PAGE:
The influence of relative humidity (RH) on the cohesion properties of three drugs: salbutamol sulphate (SS), triamcinolone acetonide (TAA), and disodium cromoglycate (DSCG) was investigated using the atomic force microscope (AFM) colloidal probe technique. Micronized drug particles were mounted in heat-sensitive epoxy resin for immobilization. Multiple AFM force–distance curves were conducted between each drug probe and the immobilized drug particulates at 15, 45, and 75% RH using Force–Volume imaging. Clear variations in the cohesion profile with respect to RH were observed for all three micronized drugs. The calculated force and energy of cohesion to separate either micronized SS or DSCG increased as humidity was raised from 15 to 75% RH, suggesting capillary forces become a dominating factor at elevated RH. In comparison, the separation force and energy for micronized TAA particles decreased with increased RH. This behavior may be attributed to long-range attractive electrostatic interactions, which were observed in the approach cycle of the AFM force–distance curves. These observations correlated well with previous aerosolization studies of the three micronized drugs.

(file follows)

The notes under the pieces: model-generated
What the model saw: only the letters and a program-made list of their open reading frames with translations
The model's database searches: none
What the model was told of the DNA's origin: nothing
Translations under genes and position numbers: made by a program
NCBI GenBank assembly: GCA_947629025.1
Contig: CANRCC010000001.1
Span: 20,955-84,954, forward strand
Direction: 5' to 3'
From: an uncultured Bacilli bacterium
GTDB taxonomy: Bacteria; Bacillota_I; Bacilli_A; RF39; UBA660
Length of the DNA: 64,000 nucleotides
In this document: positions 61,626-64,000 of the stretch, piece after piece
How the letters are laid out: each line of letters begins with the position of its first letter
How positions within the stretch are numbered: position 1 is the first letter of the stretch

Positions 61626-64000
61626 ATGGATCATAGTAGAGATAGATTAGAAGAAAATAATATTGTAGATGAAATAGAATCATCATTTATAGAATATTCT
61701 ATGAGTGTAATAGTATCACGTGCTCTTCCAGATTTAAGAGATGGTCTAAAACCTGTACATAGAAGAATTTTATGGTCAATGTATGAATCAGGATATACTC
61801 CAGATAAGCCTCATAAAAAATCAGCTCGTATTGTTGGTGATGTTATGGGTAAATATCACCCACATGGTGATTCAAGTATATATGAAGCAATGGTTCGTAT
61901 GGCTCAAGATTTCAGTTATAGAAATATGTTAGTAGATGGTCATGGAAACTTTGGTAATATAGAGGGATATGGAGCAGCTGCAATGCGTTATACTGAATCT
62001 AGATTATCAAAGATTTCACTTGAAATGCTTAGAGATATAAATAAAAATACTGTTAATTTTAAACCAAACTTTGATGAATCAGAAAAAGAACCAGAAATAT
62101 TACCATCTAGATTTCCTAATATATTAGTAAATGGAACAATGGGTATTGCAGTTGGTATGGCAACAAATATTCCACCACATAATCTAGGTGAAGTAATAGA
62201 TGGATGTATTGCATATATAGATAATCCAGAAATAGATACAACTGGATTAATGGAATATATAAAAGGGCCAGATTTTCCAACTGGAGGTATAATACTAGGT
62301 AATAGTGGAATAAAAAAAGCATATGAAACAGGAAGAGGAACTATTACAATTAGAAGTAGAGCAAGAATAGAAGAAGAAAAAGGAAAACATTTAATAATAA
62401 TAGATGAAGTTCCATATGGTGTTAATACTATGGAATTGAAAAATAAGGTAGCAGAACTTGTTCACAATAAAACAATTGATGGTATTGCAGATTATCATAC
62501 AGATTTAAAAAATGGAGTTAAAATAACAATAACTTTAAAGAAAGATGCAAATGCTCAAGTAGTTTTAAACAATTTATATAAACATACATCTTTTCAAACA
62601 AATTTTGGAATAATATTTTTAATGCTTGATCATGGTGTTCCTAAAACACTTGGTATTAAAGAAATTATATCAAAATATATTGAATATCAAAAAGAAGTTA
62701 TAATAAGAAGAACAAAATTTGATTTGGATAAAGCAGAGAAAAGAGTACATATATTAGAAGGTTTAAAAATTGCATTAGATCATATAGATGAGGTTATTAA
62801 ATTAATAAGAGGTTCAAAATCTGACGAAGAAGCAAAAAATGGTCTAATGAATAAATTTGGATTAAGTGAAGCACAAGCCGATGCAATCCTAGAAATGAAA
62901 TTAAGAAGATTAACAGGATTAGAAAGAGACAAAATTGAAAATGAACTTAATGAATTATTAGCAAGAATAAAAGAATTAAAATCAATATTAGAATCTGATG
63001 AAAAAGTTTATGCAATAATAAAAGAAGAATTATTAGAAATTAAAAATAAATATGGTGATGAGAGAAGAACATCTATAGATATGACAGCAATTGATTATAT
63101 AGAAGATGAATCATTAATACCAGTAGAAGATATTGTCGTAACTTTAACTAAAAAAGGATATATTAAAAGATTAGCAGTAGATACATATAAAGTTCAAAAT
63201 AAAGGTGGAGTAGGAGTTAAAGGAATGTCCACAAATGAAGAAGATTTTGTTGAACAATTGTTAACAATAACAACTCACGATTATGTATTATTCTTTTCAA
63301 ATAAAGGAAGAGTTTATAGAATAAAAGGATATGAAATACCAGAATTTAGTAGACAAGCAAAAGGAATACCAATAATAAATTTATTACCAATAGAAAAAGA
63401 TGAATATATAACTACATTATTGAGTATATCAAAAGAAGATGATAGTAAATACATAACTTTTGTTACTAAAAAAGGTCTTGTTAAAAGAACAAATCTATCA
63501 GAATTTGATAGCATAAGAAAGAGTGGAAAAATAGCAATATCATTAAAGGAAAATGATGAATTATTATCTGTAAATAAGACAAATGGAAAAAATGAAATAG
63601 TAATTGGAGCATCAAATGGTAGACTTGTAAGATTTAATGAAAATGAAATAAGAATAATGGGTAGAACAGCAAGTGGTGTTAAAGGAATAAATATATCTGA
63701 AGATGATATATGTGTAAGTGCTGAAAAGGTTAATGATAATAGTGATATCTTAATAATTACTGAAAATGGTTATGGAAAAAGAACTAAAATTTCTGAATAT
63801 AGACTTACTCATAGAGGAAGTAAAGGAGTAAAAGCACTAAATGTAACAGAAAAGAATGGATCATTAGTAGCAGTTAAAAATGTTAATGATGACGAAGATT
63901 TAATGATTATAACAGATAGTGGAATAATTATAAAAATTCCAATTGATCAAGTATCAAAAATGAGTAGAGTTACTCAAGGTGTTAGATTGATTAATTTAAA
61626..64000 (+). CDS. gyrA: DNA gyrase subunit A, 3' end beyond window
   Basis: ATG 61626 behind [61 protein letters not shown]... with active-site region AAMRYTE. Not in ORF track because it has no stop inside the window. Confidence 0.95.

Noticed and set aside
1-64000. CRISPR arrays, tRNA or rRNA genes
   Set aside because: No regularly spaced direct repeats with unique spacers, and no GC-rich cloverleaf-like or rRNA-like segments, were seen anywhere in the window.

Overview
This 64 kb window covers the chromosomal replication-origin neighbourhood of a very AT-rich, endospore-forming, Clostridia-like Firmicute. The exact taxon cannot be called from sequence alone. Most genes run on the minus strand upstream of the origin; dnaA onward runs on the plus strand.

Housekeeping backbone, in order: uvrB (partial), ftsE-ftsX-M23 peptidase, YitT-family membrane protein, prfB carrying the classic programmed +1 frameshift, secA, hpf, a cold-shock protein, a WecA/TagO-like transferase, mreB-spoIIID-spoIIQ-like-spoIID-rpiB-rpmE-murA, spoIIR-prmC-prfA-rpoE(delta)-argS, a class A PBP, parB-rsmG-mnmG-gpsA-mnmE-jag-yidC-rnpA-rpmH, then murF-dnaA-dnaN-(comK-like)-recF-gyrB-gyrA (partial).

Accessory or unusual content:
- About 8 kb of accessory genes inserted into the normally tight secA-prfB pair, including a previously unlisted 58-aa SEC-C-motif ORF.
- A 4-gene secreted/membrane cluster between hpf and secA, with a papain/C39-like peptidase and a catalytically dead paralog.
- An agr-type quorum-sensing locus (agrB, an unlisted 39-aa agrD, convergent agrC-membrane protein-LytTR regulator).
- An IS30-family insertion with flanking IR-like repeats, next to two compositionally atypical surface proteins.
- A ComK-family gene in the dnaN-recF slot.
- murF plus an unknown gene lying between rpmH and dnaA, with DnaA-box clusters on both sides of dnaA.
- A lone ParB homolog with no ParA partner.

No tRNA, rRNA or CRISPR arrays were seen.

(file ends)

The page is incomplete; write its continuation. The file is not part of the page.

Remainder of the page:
|Number of pages||27|
|Journal||Journal of Pharmaceutical Sciences|
|Publication status||Published - Mar 2004|
- separation energy/force
- relative humidity
- individual particle–particle measurements